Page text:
The smallest of front gardens can be given an instant stylish makeover by using gravel, some rocks, planting pots and a few small hardy shrubs. For vertical colour interest plant a manageable flowering climber or wall shrub around your front door.

Remember to plant the base of these plants more than twelve inches away from the wall of the property so their root get access to rainwater, while at the same time keeping the roots away from foundations.

If you must pave over your front garden for car parking, then how about incorporating raised planting beds somewhere?

If your car is going to be parked on a diagonal in front of your house, then how about having a fan or triangular shaped flowerbed in the corner of your front garden to create an attractive focal point?

So, if your front garden is looking a bit drab, give it a spring clean and get imaginative and creative… and give your front garden some kerb appeal.

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There’s Something Astir In The Garden Already…

February 13, 2012

Early spring flowers are now awaking, starting to stir and will soon burst into bloom to give the garden some much-needed masses of colour to bring it alive. The sap is slowly starting to rise with the anticipation of a new season just around the corner and there are plenty of plants to look out for during the month of February.

Regular readers of my column will know that one of my favourite flowers is the Iris, and in February the early-flowering dwarf Iris makes its appearance. This dainty little flower grows only to a height of about six nar.jpginches and comes in a variety of colours from yellow, blue or purple and usually has pretty markings on its petals. They’re best grown in a sunny spot and perhaps in a raised bed or container so that their beauty can be admired at close hand.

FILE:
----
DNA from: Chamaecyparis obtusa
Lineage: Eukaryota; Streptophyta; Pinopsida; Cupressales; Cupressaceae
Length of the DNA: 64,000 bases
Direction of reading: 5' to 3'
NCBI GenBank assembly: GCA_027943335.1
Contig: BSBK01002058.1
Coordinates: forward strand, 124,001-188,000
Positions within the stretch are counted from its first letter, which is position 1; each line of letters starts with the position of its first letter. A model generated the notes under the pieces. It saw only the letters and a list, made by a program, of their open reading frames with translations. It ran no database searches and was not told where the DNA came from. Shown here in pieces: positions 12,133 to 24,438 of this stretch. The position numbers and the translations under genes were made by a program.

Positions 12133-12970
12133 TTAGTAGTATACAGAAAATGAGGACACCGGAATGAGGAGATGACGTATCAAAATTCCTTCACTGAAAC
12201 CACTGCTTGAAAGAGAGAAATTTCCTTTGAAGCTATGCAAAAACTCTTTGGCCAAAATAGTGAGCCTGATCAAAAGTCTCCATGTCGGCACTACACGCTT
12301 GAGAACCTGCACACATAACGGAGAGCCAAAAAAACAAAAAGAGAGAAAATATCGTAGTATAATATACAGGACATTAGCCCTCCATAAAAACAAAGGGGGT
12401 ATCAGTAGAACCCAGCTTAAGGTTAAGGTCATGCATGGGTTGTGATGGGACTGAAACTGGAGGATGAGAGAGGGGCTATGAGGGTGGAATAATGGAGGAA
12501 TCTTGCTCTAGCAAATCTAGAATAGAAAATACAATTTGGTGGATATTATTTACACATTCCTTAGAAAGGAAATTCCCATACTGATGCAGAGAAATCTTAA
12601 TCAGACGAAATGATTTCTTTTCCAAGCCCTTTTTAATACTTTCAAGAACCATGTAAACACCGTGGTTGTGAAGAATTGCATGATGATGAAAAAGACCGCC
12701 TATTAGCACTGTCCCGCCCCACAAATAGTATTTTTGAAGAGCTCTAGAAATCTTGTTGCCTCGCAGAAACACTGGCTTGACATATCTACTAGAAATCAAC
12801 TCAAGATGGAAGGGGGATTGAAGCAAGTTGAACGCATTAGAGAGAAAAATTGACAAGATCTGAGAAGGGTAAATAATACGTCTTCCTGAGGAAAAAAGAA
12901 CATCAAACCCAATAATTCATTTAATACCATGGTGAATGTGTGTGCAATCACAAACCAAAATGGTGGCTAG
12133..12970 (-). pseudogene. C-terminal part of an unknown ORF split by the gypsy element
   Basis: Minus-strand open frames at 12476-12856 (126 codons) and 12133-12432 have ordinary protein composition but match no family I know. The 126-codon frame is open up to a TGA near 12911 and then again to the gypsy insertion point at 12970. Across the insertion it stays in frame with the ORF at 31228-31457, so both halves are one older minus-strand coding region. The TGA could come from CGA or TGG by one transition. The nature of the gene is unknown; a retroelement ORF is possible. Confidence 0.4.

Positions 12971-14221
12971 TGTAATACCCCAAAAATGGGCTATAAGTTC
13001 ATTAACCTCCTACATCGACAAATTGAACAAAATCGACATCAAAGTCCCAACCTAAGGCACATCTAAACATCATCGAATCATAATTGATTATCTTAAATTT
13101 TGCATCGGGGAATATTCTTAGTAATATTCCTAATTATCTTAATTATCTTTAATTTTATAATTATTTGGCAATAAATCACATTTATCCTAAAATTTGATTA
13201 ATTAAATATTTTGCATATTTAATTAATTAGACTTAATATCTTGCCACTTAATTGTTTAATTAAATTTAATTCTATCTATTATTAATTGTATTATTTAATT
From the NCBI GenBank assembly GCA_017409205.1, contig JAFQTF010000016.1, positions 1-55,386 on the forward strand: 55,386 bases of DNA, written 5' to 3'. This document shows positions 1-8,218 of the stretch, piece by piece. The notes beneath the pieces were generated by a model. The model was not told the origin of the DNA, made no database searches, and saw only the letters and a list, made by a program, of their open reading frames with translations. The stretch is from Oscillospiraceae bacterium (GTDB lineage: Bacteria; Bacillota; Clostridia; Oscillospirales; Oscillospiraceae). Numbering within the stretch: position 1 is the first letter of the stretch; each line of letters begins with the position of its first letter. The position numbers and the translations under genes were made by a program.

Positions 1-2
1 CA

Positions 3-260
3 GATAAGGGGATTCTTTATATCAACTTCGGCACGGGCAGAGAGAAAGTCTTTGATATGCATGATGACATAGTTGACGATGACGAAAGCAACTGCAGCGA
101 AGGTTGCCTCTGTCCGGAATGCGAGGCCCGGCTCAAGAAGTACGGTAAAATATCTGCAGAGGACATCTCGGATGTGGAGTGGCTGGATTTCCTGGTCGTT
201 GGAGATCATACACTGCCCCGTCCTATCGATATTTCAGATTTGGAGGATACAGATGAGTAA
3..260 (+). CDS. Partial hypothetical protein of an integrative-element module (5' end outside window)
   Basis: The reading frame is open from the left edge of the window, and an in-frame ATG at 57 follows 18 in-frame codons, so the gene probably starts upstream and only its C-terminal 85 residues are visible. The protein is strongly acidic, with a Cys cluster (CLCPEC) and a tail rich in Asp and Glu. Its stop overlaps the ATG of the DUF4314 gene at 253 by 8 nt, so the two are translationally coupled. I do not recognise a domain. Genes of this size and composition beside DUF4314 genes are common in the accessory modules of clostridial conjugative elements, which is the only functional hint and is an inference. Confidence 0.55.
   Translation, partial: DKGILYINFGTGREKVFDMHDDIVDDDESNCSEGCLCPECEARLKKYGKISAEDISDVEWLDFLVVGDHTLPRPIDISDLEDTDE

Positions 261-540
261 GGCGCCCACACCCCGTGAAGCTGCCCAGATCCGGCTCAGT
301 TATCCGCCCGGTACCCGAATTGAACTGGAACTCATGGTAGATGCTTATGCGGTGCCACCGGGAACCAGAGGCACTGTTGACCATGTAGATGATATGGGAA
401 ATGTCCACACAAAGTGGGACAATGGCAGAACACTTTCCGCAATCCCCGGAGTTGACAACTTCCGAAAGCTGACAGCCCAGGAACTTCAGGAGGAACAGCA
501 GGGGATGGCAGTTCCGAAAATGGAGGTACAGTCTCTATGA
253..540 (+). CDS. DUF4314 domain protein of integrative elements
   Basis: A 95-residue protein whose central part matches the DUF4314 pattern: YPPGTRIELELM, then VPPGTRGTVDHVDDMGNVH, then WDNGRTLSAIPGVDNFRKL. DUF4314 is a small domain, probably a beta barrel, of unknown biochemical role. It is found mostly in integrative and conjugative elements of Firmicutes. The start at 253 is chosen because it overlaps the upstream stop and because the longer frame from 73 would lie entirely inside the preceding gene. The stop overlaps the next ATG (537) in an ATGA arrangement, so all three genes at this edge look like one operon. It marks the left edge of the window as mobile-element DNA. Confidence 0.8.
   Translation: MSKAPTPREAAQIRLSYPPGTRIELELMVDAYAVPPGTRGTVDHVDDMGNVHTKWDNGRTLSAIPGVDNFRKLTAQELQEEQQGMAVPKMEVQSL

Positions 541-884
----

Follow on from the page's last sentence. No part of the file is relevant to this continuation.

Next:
One early flowing Narcissus is the Narcissus cyclamineus, the Wild Narcissus. This is also a very dainty plant and grows to six to eight inches tall and has golden yellow flowers with swept-backed petals. Grow this vigorous perennial bulb in rock or a woodland garden or alternatively you could naturalise it in your lawn.

The Crocus has been a favourite in many of our gardens and there is an early variety to start colouring up the garden this month called Crocus tommasinianus. This pretty goblet shaped flower comes in a choice of colours of white, lilac and purple.

Primrose-Polyanthus primulas are a very diverse group of winter to spring flowering perennial that come in a wide range of bright colours. They are commercially grown for bedding or containers to produce early flowering plants and they remind me of pretty small Victorian posies and are plants to look out for during this month.

One particular Clematis that’ll be coming into flower around now is thefreckles.jpg Clematis cirrhosa ‘Freckles’. This late winter flowering Clematis has creamy-white flowers with delightful red speckles. Grow this in sun, although it will tolerate dappled shade against a wall or through a deciduous tree to give winter interest.

A very useful early flowering shrub for the garden is the Chaenomeles, or better known as the Ornamental Quince. It’s quite a versatile shrub as it can tolerate a shady site and can be grown in a shrub border or be trained against a wall. This shrub has lovely dense clusters of cup-shaped flowers which come in a variety of colours from white to various shades of pink or apricot through to more brash shades of red. This shrub provides autumn interest when it produces its small apple-like fruits, Quince.

Even in the last month of winter our gardens can produce a cheery colourful sight with early flowering plants… a sure true sign that spring is on its way.